I have been to smaller statistics conferences and have noticed at one an outright hostility to a family of two statisticians whose toddler son was at the conference (and cared for by another person).

    I Have never seen a nursing area at a conference. That would have been great! Ideally, a large conference might consider a private nursing area and provide an electric breast pump (since traveling with an electric pump is difficult and a manual pump does not work well for everyone).

  13. Spacemom says:

    I believe SOME AAS meetings have childcare and some don’t. Most are in a very nice hotel/conference center where I would feel comfortable feeding my child.
    I took Soleil to the AAS in 2003 and she was 5 months old. I didn’t use childcare, but I never felt harrassed by feeding her (of course, I used bottles, so that could be part of it)

  14. Monica says:

    I am a professional meeting planner. First off, to all of your nursing moms attending conferences, ask in advance. Often people don’t think of it before hand. (Hey, they can’t all be fabulous like me.) Call or email the organization hosting the event and ask to speak to the conference manager.

    If you don’t get an answer you like or forget to ask in advance, go to the info desk and/or registration desk. As again if they have a nursing/pumping area. If not, or if the person doesn’t know, ask to speak to the meeting planner.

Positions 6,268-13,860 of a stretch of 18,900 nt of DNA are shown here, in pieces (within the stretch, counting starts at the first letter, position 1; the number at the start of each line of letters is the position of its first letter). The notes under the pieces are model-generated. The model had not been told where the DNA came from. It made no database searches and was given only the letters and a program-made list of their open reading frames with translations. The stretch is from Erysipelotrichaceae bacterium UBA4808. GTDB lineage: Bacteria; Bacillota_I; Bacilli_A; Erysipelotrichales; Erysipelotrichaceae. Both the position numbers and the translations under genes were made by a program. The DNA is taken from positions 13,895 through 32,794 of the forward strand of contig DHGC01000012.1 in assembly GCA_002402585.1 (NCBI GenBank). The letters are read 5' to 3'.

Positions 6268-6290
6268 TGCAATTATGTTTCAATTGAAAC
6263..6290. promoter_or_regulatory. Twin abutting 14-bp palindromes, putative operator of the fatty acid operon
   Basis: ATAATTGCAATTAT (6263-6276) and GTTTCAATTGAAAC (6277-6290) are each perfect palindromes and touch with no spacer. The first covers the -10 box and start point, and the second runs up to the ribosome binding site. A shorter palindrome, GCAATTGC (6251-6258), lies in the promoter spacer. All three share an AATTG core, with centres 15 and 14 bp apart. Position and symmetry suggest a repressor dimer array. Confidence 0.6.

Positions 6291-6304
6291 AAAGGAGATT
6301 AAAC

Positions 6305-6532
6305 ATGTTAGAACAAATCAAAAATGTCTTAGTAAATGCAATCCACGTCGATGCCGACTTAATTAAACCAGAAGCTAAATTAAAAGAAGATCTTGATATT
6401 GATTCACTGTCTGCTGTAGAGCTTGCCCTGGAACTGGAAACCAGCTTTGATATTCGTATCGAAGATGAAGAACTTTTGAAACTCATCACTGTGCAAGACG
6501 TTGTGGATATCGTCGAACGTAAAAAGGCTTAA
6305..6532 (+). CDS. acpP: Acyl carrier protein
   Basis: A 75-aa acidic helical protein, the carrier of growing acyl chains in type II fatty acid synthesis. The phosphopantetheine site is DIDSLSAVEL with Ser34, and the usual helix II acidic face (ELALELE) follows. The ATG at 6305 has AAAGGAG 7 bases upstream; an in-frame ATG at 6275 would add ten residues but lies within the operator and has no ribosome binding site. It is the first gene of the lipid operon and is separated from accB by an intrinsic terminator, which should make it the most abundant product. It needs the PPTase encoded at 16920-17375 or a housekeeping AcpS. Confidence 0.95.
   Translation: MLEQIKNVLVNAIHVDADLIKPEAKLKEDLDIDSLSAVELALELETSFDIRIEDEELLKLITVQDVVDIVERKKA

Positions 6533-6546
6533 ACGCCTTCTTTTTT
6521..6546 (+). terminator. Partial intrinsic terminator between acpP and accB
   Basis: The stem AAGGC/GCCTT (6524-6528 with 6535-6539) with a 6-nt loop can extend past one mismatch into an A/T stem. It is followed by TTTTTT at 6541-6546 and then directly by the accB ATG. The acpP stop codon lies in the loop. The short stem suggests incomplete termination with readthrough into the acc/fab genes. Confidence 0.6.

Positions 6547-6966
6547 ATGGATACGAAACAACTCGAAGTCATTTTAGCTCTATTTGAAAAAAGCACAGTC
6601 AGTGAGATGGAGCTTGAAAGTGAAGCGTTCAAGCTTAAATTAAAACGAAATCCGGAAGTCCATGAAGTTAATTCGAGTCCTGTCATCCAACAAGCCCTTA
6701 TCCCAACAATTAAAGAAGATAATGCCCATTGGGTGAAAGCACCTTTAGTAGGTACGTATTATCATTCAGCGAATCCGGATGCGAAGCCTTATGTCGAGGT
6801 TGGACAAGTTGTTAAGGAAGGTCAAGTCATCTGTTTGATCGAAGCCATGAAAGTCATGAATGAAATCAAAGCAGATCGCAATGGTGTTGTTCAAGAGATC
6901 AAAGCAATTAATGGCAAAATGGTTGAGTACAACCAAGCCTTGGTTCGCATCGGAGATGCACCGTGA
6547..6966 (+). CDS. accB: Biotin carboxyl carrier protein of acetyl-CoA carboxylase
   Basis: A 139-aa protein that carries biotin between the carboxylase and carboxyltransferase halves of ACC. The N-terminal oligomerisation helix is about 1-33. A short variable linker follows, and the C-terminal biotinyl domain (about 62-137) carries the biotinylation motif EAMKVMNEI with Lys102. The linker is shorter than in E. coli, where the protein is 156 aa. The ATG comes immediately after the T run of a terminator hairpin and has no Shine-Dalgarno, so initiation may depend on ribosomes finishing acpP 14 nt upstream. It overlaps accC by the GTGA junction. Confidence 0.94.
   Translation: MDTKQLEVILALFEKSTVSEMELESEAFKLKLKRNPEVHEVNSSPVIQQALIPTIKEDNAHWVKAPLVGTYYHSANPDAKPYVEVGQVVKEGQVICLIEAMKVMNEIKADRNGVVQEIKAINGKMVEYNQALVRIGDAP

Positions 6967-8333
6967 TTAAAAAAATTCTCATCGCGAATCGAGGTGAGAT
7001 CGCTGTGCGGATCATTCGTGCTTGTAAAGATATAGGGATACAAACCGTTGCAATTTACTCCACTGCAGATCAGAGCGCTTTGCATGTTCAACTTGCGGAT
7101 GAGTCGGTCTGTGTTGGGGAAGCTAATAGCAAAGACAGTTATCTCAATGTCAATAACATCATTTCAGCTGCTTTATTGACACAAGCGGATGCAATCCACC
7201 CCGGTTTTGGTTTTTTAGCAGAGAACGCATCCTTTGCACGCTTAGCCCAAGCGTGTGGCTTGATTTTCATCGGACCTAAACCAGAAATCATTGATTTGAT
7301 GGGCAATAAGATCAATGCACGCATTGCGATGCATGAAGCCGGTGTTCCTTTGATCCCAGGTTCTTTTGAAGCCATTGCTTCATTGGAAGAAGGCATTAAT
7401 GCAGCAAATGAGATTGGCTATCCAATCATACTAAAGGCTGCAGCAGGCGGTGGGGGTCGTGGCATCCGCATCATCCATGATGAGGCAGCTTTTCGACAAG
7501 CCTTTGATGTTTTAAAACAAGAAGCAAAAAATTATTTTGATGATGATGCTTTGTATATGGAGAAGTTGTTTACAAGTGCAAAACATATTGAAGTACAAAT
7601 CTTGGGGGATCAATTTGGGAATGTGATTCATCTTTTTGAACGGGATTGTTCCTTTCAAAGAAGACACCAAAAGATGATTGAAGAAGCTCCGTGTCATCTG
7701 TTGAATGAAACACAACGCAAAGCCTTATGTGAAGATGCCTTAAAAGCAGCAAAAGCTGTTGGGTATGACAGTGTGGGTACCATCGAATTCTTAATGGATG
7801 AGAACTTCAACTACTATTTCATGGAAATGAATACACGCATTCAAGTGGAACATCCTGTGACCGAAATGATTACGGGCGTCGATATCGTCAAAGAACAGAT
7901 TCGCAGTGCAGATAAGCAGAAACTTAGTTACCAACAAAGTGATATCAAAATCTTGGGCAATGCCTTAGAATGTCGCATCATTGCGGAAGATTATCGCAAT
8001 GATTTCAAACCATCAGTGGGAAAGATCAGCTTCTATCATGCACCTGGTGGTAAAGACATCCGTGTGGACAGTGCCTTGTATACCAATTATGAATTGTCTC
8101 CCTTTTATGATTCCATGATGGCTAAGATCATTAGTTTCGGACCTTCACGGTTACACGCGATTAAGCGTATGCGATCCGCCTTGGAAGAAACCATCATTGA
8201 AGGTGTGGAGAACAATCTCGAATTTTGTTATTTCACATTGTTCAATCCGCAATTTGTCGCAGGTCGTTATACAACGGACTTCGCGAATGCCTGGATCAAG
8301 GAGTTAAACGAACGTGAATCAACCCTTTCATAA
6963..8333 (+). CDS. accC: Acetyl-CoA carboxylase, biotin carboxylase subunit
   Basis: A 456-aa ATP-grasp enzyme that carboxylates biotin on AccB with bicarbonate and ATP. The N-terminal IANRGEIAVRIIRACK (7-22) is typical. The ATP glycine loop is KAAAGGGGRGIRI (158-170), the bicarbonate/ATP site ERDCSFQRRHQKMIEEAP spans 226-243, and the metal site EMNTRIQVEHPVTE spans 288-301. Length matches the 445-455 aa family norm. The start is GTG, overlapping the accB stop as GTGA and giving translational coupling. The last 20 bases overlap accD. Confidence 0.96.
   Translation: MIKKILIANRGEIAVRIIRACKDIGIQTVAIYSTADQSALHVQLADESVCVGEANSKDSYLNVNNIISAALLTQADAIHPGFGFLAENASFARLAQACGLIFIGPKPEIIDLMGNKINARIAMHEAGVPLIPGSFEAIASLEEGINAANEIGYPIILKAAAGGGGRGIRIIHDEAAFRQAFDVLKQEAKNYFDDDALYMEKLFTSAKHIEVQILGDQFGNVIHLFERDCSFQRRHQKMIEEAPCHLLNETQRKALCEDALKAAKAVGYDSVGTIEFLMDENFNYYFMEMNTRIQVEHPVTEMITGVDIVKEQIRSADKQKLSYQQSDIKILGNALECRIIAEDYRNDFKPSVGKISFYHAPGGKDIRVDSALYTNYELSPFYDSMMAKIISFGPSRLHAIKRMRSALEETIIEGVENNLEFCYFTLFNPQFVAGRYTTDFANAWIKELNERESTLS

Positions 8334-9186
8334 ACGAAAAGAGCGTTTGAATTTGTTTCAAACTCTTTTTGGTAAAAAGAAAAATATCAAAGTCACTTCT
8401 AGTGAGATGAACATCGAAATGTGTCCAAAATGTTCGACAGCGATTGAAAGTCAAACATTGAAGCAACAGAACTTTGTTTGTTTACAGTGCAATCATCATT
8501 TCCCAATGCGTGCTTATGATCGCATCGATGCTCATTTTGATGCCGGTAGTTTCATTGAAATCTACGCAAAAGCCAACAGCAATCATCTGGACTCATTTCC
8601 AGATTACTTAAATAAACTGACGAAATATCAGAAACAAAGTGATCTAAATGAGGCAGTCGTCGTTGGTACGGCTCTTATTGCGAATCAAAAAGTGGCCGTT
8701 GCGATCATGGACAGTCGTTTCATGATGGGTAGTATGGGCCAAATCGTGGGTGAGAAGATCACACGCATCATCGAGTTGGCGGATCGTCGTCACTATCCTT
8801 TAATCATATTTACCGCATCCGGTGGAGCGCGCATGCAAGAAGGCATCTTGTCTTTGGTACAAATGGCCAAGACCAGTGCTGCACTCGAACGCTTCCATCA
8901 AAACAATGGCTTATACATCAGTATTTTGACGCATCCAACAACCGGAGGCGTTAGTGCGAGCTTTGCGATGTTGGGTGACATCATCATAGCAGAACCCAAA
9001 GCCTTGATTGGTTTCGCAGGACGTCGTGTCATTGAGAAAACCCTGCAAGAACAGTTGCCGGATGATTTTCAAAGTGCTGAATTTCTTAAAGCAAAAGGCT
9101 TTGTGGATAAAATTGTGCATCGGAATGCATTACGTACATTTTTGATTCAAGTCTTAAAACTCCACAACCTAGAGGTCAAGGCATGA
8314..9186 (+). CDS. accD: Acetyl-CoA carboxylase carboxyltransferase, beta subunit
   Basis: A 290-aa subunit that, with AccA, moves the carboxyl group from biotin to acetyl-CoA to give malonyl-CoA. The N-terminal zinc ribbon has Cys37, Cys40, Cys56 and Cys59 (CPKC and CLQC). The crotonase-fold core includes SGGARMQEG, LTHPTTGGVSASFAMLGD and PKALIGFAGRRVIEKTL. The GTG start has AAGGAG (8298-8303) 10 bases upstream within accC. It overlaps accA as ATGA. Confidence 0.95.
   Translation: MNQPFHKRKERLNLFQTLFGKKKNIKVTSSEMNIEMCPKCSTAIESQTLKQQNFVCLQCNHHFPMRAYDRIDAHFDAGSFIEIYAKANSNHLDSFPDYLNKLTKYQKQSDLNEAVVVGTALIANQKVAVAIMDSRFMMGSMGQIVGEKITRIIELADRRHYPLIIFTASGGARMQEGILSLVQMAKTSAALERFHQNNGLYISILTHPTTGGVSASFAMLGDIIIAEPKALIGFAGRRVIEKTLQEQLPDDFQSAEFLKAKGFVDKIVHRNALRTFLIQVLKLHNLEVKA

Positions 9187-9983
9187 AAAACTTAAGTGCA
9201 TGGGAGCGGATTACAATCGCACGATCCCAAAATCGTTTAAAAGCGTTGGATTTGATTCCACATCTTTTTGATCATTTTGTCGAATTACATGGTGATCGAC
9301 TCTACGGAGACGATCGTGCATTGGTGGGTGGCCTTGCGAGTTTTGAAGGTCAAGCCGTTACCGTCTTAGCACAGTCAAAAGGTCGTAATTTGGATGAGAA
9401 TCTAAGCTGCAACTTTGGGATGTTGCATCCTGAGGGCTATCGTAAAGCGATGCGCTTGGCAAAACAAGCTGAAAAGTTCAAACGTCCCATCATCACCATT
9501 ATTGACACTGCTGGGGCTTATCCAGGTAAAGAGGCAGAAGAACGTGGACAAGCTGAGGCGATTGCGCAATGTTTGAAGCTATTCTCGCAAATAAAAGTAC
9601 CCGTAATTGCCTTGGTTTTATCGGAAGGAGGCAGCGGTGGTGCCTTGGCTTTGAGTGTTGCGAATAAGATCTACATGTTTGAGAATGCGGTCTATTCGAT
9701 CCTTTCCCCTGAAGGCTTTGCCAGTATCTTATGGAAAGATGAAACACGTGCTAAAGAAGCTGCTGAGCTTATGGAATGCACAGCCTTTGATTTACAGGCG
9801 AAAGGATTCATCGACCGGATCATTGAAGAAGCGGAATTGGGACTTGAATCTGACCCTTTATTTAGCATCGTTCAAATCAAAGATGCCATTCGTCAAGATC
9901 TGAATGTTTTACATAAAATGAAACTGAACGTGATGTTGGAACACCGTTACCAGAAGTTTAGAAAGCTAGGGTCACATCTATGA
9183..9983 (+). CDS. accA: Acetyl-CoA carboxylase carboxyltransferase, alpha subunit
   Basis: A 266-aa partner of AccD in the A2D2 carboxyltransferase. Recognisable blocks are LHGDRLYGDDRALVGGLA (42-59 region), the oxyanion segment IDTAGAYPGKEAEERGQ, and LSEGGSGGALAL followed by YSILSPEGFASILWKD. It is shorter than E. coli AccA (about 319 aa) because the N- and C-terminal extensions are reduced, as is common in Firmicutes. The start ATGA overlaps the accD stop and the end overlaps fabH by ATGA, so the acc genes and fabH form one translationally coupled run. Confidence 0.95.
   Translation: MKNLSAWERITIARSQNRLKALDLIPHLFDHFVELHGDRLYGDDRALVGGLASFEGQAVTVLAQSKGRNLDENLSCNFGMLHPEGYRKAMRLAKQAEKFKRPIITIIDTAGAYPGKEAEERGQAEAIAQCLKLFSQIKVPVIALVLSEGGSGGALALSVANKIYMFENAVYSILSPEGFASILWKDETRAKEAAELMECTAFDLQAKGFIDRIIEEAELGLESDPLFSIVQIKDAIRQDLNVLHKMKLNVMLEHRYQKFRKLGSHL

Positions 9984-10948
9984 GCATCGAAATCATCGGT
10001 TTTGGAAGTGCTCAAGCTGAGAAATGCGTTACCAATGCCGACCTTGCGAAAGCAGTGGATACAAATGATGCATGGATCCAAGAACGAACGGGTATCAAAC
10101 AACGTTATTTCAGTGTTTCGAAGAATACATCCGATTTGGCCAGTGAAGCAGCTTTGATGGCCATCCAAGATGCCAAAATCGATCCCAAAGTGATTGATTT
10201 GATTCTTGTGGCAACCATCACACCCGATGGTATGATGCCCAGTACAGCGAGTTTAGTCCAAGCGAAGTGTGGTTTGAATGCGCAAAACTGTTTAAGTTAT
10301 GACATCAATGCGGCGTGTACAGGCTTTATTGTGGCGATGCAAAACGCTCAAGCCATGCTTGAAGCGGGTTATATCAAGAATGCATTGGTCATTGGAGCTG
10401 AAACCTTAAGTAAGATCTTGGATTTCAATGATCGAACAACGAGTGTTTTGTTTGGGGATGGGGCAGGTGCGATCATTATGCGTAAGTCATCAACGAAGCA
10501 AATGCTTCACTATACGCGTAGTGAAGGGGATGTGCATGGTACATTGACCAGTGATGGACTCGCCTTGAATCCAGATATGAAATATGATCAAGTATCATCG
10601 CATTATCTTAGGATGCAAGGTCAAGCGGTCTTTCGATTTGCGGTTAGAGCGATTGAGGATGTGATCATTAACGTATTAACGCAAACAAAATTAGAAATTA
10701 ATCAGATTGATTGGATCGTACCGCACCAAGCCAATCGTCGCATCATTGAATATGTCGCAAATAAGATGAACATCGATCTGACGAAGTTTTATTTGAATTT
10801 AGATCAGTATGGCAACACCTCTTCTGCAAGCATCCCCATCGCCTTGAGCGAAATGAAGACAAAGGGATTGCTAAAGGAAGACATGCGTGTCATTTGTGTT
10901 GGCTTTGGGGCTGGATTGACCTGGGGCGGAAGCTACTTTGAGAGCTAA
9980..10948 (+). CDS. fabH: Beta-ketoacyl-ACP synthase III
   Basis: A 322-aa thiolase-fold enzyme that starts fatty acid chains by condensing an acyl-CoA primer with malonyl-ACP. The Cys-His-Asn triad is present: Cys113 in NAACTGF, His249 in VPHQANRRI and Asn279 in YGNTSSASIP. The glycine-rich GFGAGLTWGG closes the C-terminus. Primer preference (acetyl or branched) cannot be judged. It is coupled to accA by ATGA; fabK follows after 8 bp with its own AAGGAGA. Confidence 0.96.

The first time someone asked me that I was 21 years old. I hadn’t thought of it in advance, but was able to very quickly find a private, locked room at the Seattle Convention Center that worked.

    Now I know better and I fight for this in advance and other single/childless staff people think I’m crazy. But as a meeting planner you can easily set this up. First off, if it’s at a hotel, ask your convention services manager if they have a nursing mothers room. Many hotels will give you keys to a sleeping room and allow moms to use it throughout the day. The Orlando World Center Marriott gave me 10 keys which I distributed to moms who needed them. Only those 10 people had access to the room.

    We have also had childcare at our conferences. Many times you can set up a drape very easily with the help of your decorating company (or the hotel) and moms can go into this room to nurse/pump privately.

    The reason more conferences don’t provide organized childcare is that it’s very expensive and unless you are paying about $20/hour per kid, the organization is heavily subsidizing the cost unless every single slot in every single time period is full. Which almost never happens.

    Anyway, if you want more secret scoop from my oh-so-exciting career, feel free to email me at mjp3md at gmail dot com.

  15. MammaLoves says:

    Never have I been to a conference with childcare or nursing locations. I’ve always had to leave my kids home with my husband and gone back to my room to nurse.

    It’s funny. I would have never even have thought to ask. If it were the guys…